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Eleanor Rosch would probably say that dictionaries are like birds: just as some birds are more birdlike than others—think robins versus emus—some dictionaries are more dictionarylike than others. The general language dictionary might be the prototypical robin for English speakers or sparrow for French. The dictionary we have here is perhaps closer to a penguin, if we have been listening to Juliette Gréco[1]: it swims rather than flies, being highly adapted to its environment and what it does, it does very well.

Most dictionaries have lots of words. This one only has twelve. But they are keywords. They are the words that designate the concept of homosexuality, starting from Biblical sodomy through to contemporary queer. In fact there are twelve pairs of keywords, one for homosexuality, the other for the homosexual person. And in five languages. This means there are 143 different keywords, but if you look at the index, there are nearly two thousand words which are analysed.

Most dictionaries are alphabetical. This one does supply an alphabetical index, but the progression is chronological and thematic. So after Old Testament sodomy we have mediaeval buggery and progress through the centuries via bardash, tribade, pederasty, saphism, lesbianism, nineteenth century uranism, inversion and homosexuality to present-day gay and queer.

Most dictionaries are meant for looking up in rather than enticing the user in for a good read. The chronological/onomasiological presentation however invites the reader to explore how the concept has been constructed over the centuries in the different language communities, each new term building on the older… or calling it into question.

Most dictionaries, indeed all correctly functioning dictionaries, have fields, that is a structured series of slots which are systematically filled with the same class of information: headword, pronunciation, number, gender, etc. This dictionary certainly has its fields, which differ from the conventional format, but which are just as strict. Firstly, for each major term there is an introduction explaining how the concept arose and how it spread—generally through translation—to the other language communities studied. Then come fields accounting for the development of the term in each of the languages, followed by an extremely detailed series of fields devoted to the lexical classes identified for each term: morphological precursors, adaptations from other languages by various means, shortenings, etc., and a field for follow-up discussion.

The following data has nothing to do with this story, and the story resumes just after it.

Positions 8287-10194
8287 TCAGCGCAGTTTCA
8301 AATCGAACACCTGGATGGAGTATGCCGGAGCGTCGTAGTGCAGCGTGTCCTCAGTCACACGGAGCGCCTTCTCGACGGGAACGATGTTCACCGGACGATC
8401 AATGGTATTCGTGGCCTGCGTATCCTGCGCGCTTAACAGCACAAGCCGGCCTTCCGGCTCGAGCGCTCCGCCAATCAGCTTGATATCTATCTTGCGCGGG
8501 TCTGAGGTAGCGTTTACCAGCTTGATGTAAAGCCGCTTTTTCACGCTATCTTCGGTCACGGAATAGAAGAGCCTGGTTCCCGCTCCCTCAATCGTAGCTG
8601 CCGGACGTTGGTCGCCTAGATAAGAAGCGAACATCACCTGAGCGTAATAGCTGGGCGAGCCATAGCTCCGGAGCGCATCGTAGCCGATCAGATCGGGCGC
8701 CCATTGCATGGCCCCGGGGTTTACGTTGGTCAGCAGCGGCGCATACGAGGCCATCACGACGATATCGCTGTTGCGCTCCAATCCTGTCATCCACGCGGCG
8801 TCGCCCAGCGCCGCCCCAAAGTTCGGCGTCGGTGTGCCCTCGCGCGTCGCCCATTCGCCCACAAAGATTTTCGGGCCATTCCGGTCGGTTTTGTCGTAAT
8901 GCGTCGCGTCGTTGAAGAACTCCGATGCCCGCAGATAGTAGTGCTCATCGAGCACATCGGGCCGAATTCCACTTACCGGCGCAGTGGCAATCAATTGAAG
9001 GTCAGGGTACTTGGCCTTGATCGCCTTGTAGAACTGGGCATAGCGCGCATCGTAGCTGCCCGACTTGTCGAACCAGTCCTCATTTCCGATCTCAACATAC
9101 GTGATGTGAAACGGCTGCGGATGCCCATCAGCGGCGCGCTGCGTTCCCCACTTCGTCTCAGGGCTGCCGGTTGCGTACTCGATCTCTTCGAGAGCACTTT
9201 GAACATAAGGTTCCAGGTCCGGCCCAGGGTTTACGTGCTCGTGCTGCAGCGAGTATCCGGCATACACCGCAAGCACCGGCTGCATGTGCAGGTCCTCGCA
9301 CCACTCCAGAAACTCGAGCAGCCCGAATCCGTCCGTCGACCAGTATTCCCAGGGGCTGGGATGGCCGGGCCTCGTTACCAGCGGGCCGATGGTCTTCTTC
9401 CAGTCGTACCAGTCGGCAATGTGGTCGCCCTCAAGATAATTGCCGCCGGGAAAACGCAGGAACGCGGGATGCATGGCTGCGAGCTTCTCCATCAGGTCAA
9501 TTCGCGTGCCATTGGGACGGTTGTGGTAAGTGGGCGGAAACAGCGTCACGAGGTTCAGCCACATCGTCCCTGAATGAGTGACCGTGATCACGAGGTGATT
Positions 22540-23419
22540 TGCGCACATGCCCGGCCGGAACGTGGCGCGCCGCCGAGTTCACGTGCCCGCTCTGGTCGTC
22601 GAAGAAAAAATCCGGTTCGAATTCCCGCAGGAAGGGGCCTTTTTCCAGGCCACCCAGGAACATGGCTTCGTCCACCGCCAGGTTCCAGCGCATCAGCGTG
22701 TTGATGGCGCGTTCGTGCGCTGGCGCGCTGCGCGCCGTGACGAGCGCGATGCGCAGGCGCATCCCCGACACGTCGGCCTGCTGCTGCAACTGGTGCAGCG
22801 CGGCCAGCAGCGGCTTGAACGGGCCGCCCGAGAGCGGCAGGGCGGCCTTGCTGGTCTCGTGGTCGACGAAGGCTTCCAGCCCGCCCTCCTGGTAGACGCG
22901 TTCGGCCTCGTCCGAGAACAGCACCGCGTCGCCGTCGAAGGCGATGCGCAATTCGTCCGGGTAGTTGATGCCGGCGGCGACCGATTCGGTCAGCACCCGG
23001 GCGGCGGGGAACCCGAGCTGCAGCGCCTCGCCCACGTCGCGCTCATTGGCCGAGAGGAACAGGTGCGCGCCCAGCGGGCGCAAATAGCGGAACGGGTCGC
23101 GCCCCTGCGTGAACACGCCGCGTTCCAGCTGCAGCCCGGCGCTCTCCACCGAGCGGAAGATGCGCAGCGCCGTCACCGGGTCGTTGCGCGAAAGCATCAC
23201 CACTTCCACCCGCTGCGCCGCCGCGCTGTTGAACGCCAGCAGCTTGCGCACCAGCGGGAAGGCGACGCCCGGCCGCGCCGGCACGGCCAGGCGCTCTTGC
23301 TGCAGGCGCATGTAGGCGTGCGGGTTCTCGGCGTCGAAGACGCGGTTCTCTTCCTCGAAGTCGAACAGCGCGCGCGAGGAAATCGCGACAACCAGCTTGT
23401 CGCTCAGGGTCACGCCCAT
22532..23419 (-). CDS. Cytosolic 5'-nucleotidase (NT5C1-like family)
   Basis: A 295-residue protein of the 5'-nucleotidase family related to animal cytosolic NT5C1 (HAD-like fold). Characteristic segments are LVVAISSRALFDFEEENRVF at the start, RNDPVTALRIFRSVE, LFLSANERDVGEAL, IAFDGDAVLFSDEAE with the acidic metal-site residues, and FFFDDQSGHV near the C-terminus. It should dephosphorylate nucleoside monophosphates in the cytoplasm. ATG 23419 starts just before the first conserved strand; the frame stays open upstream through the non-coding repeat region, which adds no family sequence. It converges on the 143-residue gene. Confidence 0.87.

Most bilingual dictionaries… and multilingual dictionaries even more so—have the primary function of providing an equivalent. Here the issue is not so much the search for an equivalent, since one of the originalities of this word field is that the concepts are to a large extent common to most European languages, as to explain how this happened. This, in general terms, is a real exception when it comes to taboo words, as the author quite rightly points out. What the dictionary does do particularly well is to highlight the many specificities typical of each language community covered. For example, it gives a very neat account of the largely complementary distribution of gay and schwul in German, a distribution which has no equivalent in the four other languages of the dictionary, though this is probably a coïncidence: Anglicism-prone Danish uses gay and bøsse in a way that is comparable with though not identical to German.

Most dictionaries nowadays—the most reliable ones at any rate rely on corpora—indeed are based on corpora, and this is certainly the case for the dictionary in hand. There are in fact two main sets of corpora, primary and secondary. The latter is made up of dictionaries, historical and contemporary, and other reference works. What the dictionaries of the past said about the concepts developed here provides privileged witness of attitudes of the time. These are followed up by literary and other extracts which set the terms in a genuine social context. The evidence assembled here demonstrates the importance of translation in the spreading of the vocabulary of homosexuality, by far the most potent vector.